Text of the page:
Archive for January 2011

Medieval Recipe: York Mayne Bread

Posted 9 January 2011 by
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This is probably the most unusual loaf of bread I’ve ever made. This recipe for Medieval York Mayne bread comes from Marguerite Patten’s 500 Recipes for Bread and Scones, an incredibly battered book that used to belong to my grandmother. The book is full of her comments and modifications next to recipes, with some obscured by cut-outs of what are presumably better versions she found elsewhere. There are no marks next to this recipe, so I don’t know if she ever made mayne bread.

Loaf of York mayne bread with several slices cut from it.

As Marguerite explains, this recipe comes from the 16th century and there are indeed many mentions on the Internet of mayne bread from the middle ages. The term apparently derives from the French pain de mayne (“pain” being bread, “main” being hand) and was sometimes known as paynmayn. Mayne bread was considered the “bread of nobles”, made from wheat flour, as opposed to bread eaten by ordinary Medieval folk made from cheaper grains like rye.

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Honey and Sunflower Seed Loaf

Posted 6 January 2011 by
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Some supermarkets sell a version of a honey and sunflower seed bread that is absolutely delicious. I couldn’t find an ideal recipe for this, so I put one together from several similar recipes.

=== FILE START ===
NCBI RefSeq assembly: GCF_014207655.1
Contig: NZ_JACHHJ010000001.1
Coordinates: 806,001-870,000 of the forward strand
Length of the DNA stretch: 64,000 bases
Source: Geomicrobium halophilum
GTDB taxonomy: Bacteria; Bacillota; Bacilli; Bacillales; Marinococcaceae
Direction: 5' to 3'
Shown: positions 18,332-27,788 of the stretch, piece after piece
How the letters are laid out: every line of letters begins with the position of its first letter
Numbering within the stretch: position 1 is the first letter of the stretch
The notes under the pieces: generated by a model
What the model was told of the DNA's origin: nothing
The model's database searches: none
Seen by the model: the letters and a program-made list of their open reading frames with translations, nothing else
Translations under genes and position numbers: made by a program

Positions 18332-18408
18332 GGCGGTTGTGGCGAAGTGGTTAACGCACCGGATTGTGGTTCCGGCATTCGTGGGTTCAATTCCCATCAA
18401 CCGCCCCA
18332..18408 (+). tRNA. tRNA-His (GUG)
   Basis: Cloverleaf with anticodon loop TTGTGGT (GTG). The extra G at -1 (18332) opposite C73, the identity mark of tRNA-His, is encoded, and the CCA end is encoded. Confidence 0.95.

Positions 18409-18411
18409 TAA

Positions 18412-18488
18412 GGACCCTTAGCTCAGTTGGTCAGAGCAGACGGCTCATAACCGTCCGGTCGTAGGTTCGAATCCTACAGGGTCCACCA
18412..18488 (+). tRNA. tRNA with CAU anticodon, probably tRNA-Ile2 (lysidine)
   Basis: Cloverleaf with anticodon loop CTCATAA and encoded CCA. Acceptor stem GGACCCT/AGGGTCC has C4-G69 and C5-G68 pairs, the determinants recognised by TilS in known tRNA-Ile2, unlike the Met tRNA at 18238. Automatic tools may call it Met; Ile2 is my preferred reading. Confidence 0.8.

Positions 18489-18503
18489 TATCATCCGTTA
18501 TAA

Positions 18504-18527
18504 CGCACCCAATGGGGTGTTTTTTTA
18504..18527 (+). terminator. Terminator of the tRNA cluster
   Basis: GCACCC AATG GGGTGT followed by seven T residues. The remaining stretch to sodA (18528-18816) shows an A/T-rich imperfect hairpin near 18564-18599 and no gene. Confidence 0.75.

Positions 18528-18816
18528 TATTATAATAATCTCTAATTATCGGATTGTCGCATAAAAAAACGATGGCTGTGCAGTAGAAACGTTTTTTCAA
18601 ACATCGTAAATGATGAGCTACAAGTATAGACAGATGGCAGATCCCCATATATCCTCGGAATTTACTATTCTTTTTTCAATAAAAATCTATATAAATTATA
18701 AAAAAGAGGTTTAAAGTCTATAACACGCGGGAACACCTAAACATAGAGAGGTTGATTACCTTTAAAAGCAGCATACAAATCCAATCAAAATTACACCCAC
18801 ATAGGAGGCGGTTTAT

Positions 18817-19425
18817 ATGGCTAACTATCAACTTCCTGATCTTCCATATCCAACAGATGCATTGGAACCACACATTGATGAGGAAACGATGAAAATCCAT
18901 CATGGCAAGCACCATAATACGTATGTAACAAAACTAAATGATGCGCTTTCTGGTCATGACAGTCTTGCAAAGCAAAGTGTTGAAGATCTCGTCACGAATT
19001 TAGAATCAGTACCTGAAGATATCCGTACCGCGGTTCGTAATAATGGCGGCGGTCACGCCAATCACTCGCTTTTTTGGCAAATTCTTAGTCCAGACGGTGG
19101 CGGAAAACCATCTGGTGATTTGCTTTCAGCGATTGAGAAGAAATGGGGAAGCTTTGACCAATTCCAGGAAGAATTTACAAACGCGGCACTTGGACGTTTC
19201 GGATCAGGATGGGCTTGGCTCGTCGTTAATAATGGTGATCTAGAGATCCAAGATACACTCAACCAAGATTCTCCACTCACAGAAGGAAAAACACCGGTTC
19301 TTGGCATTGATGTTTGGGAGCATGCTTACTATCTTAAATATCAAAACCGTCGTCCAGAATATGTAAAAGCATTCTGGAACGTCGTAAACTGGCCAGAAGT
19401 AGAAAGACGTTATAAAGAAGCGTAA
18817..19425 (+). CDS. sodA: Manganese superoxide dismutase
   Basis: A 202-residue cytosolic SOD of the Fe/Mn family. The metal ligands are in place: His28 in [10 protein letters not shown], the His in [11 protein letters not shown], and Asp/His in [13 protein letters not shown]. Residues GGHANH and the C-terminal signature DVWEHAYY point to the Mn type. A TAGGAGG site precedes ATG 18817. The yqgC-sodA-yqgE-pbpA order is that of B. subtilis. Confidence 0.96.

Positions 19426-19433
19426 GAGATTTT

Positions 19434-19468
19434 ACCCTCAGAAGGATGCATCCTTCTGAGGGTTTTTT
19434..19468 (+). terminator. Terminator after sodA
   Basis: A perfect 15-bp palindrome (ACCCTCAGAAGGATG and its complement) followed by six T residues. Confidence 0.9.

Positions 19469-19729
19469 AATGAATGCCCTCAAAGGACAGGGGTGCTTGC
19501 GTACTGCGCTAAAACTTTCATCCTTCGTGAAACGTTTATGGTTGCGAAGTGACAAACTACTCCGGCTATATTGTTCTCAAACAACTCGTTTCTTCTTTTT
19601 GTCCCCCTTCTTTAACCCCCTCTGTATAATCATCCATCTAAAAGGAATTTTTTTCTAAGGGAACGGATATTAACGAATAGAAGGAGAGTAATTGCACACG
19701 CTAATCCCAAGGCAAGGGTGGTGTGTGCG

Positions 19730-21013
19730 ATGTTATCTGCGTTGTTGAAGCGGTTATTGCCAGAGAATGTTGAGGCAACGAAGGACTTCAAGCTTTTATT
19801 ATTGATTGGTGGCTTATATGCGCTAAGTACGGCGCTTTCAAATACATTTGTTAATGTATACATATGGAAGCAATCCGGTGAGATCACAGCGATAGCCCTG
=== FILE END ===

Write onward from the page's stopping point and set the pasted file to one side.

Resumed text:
Half a loaf of honey and sunflower seed bread.

The loaf, half-eaten!

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Garlic Bread Rolls with Thyme

Posted 5 January 2011 by
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I love garlic bread. Who doesn’t, right? I saw this recipe for garlic buns at Torview, which had in turn been inspired by garlic pull-apart rolls at Edible Garden. They look so delicious, I couldn’t wait to try them! The other recipes used chopped up coriander, but I’m not a big fan of that, so I decided to use thyme instead. Luckily, there was still some growing in the garden so I could use it fresh.

Garlic and thyme bread rolls Continue reading “Garlic Bread Rolls with Thyme”…

White Chocolate Fudge (almost)

Posted 3 January 2011 by
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I’ve only tried to make fudge one time in my life, about 20 years ago in a home economics class. It was chocolate fudge, and it went so wrong that everyone congratulated me on the lovely treacle toffee I had made. For Christmas, I was lucky enough to receive Gregg’s Favourite Puddings by Gregg Wallace (the pudding-loving Cockney greengrocer and Masterchef judge). For the first recipe I tried from his book, I decided to try to right the wrongs of the past and make white chocolate fudge. Gregg’s recipe for “simple chocolate fudge” actually uses plain chocolate, but I didn’t have any of that, and I had white chocolate left over, so… white it was. This recipe wasn’t 100% successful (read on to find out…) but was a tasty failure.

Pieces of white chocolate fudge in a glass.

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White Irish Soda Bread with Chocolate

Posted 2 January 2011 by
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Irish soda bread is made, as the name suggests, with bicarbonate of soda (also known as sodium bicarbonate). The soda acts as a leavening agent so you don’t need to add any yeast. It doesn’t need to be kneaded really either, so it’s very quick and easy to make. This recipe is for speckled white soda loaf from Country Bread by Linda Collister and Anthony Blake. It’s a bit more special than your average Irish soda bread because it has pieces of dark chocolate added!

Closeup of loaf of white Irish soda bread with dark chocolate Continue reading “White Irish Soda Bread with Chocolate”…